This is God
I’m going back to New York in a couple of weeks. Not for forever this time. Not like the last time. Just a handful of days. I cannot picture them. I cannot picture myself there. I can only see who I was before, the person I was before I learnt everything I have now. I fear the unlearnt lessons will still be lingering in the same places. Maybe when I stare out across the Hudson and blur my eyes the city lights will become stars and I’ll have never left. Maybe I fear this the most.
I’ve been reading The Future of God by Deepak Chopra. A friend of mine saw me, she jokingly asked if I believed in God yet. We were in Sicily, on a balcony looking out to the Mediterranean Sea. She poked my sorest spot. I told her this. We went for a walk and had Bruschetta and lemon soda in a street-side cafe. I wanted to somehow justify my seeking. I’ve spent over a decade trying, I wanted to say. Desperately. On my phone I wrote a list… churches, teachers, ashrams, therapists, healers, books, classes, courses. It was dark when we walked back. See, I could’ve said, held the light of the screen up, I have proof. I told her some version of this. I did all these things and I’m still where I am.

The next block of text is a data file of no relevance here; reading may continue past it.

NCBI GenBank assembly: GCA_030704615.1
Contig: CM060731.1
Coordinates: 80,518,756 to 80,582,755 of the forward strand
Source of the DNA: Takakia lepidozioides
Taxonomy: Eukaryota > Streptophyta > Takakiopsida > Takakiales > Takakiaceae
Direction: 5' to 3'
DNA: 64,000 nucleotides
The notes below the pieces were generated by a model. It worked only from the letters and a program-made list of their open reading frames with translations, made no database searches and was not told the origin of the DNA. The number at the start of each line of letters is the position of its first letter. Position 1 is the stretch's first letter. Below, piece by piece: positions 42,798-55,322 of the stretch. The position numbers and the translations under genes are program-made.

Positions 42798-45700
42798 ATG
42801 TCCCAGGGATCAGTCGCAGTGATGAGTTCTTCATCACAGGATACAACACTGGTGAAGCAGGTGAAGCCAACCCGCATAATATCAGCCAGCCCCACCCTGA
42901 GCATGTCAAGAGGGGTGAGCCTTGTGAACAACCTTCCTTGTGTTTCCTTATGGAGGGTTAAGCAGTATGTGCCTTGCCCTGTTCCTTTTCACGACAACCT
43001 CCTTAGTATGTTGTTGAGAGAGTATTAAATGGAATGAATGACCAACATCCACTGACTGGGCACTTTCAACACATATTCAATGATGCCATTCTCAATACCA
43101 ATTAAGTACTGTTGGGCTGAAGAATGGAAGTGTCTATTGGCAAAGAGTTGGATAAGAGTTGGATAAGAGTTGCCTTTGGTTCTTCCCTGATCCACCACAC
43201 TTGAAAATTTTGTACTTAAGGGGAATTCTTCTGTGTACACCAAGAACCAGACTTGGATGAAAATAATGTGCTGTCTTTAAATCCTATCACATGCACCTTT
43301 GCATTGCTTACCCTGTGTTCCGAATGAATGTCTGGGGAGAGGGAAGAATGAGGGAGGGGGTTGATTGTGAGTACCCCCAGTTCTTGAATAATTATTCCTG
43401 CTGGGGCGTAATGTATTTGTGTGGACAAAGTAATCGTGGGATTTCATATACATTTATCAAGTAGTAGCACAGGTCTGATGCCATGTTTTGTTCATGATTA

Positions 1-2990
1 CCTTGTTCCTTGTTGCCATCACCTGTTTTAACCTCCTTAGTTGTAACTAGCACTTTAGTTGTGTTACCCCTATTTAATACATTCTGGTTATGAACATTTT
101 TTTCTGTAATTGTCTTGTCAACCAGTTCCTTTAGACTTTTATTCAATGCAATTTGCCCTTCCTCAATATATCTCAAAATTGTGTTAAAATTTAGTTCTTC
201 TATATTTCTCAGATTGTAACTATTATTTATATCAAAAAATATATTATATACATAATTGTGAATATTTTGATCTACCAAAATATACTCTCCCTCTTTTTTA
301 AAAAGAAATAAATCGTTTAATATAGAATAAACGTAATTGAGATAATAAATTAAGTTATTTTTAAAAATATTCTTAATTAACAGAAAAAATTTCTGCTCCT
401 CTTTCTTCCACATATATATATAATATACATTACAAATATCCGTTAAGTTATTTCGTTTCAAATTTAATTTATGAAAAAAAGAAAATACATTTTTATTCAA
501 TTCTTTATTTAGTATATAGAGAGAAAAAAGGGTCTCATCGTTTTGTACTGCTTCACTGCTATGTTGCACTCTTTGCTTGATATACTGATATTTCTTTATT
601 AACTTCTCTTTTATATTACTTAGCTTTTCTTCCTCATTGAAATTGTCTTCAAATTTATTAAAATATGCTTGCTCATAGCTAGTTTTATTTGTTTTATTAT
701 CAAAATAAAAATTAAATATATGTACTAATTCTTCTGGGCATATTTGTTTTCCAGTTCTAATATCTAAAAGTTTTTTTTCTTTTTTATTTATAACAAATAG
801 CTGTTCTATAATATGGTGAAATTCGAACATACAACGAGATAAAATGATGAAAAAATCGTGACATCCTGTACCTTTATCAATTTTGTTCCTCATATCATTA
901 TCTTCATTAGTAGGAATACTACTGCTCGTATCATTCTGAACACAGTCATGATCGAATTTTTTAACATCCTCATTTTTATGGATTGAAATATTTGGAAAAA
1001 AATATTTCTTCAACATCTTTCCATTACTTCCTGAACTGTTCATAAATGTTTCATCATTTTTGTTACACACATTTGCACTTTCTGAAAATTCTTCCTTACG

Later she said sorry. I said thank you. I’m used to asking big questions, just not having answers for them.
I was with another of my friends a week later. We were walking along the Cornish coastline in the south of England. We found an old church with a beautiful graveyard. Inside there was a stack of community prayer books. We wrote our prayers in them. I read through the other people’s prayers. Pages and pages and pages of them. Sometimes I stubbornly entertain a fear that nothing matters. Here was a whole book of things that mattered. I can’t describe what I felt with each prayer I read. I won’t try to describe the late afternoon light over the cliffs as we left the church.
I’m practicing saying “This is God” when I feel something I know to be big and true but cannot describe it.
A friend of mine is living on a boat. Yesterday I asked him if he misses New York. He said he doesn’t really miss places. I said neither do I. I never used to go back to places I’ve been before.
I liked being back in London. I joked, said I’d been cheating with New York all these years, London still has my heart. I walked into the pub I worked at when I was twenty-one. A part of my novel is set there. I expected to see my protagonist, drunk on gin and talking shit, still dreaming of other places. I walked down the street to a coffee shop that was no longer there. The place where I first found out how badly it hurts when someone doesn’t love you back was gone.
I did miss Hawaii while I was away. My skin and hair missed the salt and humidity. I missed who I am here. After we landed on this tiny rock and as we were departing the plane the two European guys in front of me stopped on the runway to admire the stars. I won’t ever try to describe the brightness of the universe.